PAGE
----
FALLING FOR FOWL
|Could chickens replace the dog as man's
Inside Out journeys
to Norfolk to find out why fancy fowl are becoming such popular pets. Stand aside Tiddles the cat, chickens are the pets to
be seen with - if you live in Norfolk that is.
Retired security guard Roland Axman and, keeps about 200
chickens on his one-acre plot at Brisely, near Fakenham.
15 years ago, he set up the Norfolk Poultry Club, and
membership has now grown to 150 with a budding junior section.
Chickens may seem an unusual addition to your rockery,
potting shed and stylish decking, but it wasn't always so.
The practice of keeping hens became less common after
the war. Lifestyles changed and houses didn’t have such big gardens.
Roland is pleased that poultry-keeping appears to be making
One of the rarest, and a local breed to boot, is the Norfolk
Grey. This is a stunning looking bird with black body feathers and a grey
neck. It was bred at the turn of the century by a local worthy, Fred Myhill.
|Even Edwina Curry
- not the biggest fan of eggs in the past - is impressed!|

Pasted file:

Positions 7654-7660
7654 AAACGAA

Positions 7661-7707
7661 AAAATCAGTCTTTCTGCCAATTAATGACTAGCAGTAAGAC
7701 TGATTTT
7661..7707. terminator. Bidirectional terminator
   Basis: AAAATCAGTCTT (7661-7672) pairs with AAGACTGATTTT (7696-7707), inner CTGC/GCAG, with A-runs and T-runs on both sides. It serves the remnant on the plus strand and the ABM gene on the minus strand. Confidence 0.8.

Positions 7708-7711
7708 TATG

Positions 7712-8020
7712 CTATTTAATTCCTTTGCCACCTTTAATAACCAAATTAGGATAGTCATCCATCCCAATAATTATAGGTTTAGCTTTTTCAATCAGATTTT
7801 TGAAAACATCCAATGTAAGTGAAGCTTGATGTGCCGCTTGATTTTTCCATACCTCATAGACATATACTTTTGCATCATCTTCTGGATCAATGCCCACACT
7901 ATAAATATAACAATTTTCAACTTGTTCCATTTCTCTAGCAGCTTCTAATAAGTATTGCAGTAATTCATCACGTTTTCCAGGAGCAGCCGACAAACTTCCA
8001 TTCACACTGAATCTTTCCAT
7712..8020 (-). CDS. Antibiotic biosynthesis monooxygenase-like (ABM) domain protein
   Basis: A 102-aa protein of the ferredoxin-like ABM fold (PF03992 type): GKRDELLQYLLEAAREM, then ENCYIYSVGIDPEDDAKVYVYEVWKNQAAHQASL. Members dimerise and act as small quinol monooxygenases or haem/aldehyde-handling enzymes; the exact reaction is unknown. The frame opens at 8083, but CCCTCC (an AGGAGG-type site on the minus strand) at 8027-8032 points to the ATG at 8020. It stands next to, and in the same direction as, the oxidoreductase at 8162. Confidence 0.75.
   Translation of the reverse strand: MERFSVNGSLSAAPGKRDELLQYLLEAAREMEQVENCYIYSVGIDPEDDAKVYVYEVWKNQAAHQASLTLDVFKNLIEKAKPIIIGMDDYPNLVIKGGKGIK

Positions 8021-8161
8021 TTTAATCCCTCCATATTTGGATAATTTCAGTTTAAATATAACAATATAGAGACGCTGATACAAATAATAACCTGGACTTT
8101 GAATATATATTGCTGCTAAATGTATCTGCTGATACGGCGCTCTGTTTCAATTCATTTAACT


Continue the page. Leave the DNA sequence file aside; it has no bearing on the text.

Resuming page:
Over the century the breed began to decline, until by
1978 there were very few left.
Roland spent two and a half years tracking down the last
few. Thanks to him, the breed is now safe.
Like all devoted pet owners, Mavis and Roland think their
chickens can knock spots - and feathers off the rest and set out to prove
it in the chicken fanciers' answer to Crufts.
The main shows are in December at Stafford and Stoneleigh.
Preparations start early in Spring, with the setting
up of breeding pens with a cockerel and a few hens in each. The fertile
eggs are taken and hatched in incubators throughout April and May.
One of their first engagements of the year is a farming
education event at the Norfolk Showground on March 27.
They hatch 20 of each breed, but only select two of each.
It doesn't end there however.
Like humans, chickens often need a helping hand in the
looks department so a day ahead of the show, the kitchen transforms into
a poultry pampering parlour!
The chickens are washed in the kitchen sink then blow
dried with a hair drier.
Tricks of the trade
of 20 chicks, only two will make it to a show|
There are all sorts of legal and illegal tricks used in
the showing world.
According to Roland, aftershave works a treat on a red
comb, whilst vaseline is the key to soft, supple legs. For shiny feathers,
Roland recommends dog coat wipes.
Some more unscrupulous owners have been known to use
shoe polish to blot out unwanted white feathers, and lipstick to make
combs red. This is known as ‘faking’.
By far the worst fake to use is a product called ‘Glo
White’. Glo White is traditionally used for making net curtains white,
and when used on birds you can see a blue haze around them.
Judges will not be fooled however - the smell of Glo White
is unmistakable to a trained nose!
You wouldn’t catch Mavis and Roland up to such tricks
….and they still bring home the prizes.